Can certain foods increase testosterone(dht)? In the last three months i have been consuming kefir mixed with acai. I have noticed that my hair loss has accelerated .Any correlation?
The Acai berry, from the Amazon Rainforest, is used as an anti-aging medication. Friendly bacteria in the intestines synthesize the majority of vitamin K in the intestine. The use of Acidophilus cultures in the form of yogurt or kefir serve as a food source and an anti-oxidant by some people who build muscle mass. I can not comment on the direct association of these medications with testosterone production, but these supplements are often taken with male hormones or other growth hormones which will then contribute to more DHT production and possibly more hair loss. Poor nutrition, will absolutely contribute to hair loss.
It has been long thought that we are a product of what we eat and what we eat will impact the overall personal state of our health. If you eat Broccoli, for example, the Vitamin B6 it contains will spur the tryptophan hydroxylase gene to produce L-tryptophan, an amino acid used in the synthesis of serotonin, a neurochemical mood stabilizer. Determining the effects of different nutrients on each gene variant is tricky and revolutionary because it would enable people to optimize their diet according to their particular genetics. High Blood Pressure, for example, has been linked to the antiotensinogen gene that increases a person’s sensitivity to salt. So the challenge for science it to identify which nutrients interact with genes and how they do so. Red wines (containing Resveratrol), grapes, berry and peanuts has been linked to some of the genes involved in longevity, but unfortunately, not proven in humans. The suggestion that red wine slows the aging process has been suggested by the French, who make the finest red wines. Should we believe them? Vitamin D, not only prevents rickets, but it may half the rate of certain cancers (colon cancer for example). But sunlight will do the same thing supplying high doses of Vitamin D.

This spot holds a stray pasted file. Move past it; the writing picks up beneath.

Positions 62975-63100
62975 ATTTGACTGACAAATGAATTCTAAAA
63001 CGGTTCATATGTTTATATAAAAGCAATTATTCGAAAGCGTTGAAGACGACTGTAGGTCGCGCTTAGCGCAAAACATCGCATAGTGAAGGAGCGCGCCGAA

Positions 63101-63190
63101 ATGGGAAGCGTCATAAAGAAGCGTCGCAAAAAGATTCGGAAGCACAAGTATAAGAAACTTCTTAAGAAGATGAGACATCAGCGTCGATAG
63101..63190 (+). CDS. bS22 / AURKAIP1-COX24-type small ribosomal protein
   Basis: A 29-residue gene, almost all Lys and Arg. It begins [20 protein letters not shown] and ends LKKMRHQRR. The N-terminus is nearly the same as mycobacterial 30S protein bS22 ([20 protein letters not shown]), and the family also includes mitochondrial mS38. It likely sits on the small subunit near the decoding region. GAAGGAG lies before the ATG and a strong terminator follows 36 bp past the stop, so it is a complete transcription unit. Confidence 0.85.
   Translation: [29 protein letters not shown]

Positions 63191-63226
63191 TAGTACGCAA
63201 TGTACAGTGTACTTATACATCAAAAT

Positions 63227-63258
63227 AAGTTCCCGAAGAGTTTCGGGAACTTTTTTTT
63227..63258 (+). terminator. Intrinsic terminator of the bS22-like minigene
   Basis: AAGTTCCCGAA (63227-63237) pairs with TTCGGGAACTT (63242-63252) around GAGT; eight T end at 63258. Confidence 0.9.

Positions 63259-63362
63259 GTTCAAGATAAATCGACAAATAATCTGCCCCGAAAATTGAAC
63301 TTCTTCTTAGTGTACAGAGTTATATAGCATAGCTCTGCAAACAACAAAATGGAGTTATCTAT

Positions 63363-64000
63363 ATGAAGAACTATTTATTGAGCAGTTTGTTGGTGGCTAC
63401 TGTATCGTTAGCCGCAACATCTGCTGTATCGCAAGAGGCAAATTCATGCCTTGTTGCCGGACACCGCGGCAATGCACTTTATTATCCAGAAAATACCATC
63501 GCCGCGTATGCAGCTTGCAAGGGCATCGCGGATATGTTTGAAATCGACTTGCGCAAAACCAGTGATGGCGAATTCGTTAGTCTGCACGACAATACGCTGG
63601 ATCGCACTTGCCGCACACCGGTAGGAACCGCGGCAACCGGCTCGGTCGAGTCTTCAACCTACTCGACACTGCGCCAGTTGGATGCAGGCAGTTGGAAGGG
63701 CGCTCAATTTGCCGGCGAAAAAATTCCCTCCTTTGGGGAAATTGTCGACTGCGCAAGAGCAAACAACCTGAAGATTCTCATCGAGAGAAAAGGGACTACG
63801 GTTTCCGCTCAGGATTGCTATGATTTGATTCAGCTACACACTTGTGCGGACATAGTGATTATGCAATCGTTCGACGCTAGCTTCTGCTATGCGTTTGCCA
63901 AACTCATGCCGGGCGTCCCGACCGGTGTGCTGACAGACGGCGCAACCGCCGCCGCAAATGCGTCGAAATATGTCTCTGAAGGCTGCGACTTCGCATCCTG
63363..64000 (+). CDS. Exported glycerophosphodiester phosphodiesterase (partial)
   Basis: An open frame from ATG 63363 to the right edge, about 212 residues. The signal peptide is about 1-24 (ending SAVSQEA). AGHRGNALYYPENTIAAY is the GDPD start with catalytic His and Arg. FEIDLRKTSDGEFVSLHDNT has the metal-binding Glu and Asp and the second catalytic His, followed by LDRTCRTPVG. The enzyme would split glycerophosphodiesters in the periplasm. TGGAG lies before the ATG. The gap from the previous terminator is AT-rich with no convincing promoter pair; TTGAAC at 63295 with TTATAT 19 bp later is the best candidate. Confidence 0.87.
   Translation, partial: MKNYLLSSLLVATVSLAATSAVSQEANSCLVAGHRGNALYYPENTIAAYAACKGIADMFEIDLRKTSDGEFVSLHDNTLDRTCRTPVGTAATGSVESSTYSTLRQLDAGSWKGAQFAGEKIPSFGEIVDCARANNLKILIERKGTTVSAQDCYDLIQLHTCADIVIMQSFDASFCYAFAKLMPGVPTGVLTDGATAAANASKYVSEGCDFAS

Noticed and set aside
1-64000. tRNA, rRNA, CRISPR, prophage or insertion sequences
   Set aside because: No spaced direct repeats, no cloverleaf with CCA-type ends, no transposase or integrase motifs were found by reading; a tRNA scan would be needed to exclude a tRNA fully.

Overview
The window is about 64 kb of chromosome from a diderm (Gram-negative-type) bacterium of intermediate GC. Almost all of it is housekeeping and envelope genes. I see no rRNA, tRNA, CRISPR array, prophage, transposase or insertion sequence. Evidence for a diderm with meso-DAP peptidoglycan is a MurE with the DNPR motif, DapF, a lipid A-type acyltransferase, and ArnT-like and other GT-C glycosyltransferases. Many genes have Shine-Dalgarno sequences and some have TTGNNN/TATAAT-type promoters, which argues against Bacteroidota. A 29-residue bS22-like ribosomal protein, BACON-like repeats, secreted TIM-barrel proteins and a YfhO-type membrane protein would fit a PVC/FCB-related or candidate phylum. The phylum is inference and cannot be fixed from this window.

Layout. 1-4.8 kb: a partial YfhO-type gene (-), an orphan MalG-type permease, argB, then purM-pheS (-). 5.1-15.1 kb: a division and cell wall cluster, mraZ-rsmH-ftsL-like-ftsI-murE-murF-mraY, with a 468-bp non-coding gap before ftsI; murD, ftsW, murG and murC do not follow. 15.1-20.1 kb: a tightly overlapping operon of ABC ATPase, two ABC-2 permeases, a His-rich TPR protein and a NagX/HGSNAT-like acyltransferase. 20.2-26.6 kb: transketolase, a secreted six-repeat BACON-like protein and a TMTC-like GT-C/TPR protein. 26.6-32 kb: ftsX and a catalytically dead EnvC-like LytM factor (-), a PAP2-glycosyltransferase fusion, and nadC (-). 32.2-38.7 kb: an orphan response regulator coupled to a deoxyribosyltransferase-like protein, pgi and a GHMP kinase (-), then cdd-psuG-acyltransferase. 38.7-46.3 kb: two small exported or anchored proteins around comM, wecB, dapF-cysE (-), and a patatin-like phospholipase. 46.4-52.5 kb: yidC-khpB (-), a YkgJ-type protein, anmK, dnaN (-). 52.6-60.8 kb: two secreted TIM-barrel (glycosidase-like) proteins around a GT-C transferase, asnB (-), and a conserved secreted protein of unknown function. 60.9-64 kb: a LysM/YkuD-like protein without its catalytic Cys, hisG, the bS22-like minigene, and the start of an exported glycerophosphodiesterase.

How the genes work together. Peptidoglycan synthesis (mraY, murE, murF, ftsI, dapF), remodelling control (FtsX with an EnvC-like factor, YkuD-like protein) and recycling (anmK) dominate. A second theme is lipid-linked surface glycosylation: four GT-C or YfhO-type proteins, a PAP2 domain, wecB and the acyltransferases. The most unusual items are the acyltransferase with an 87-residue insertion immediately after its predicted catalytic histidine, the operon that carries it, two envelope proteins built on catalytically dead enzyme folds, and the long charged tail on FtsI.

Fergus Clydesdale, a food scientist at the University of Massachusetts predicts a day when we will visit an online supermarket, input a color coded genetic profile and buy one of 20 different lasagnas, all of which taste the same but each of which were made to fit a particular person’s health needs. In conclusion, your question was a good one and suggests that sometime in the future, I can be more precise in my answers as science and nutrition come more of age.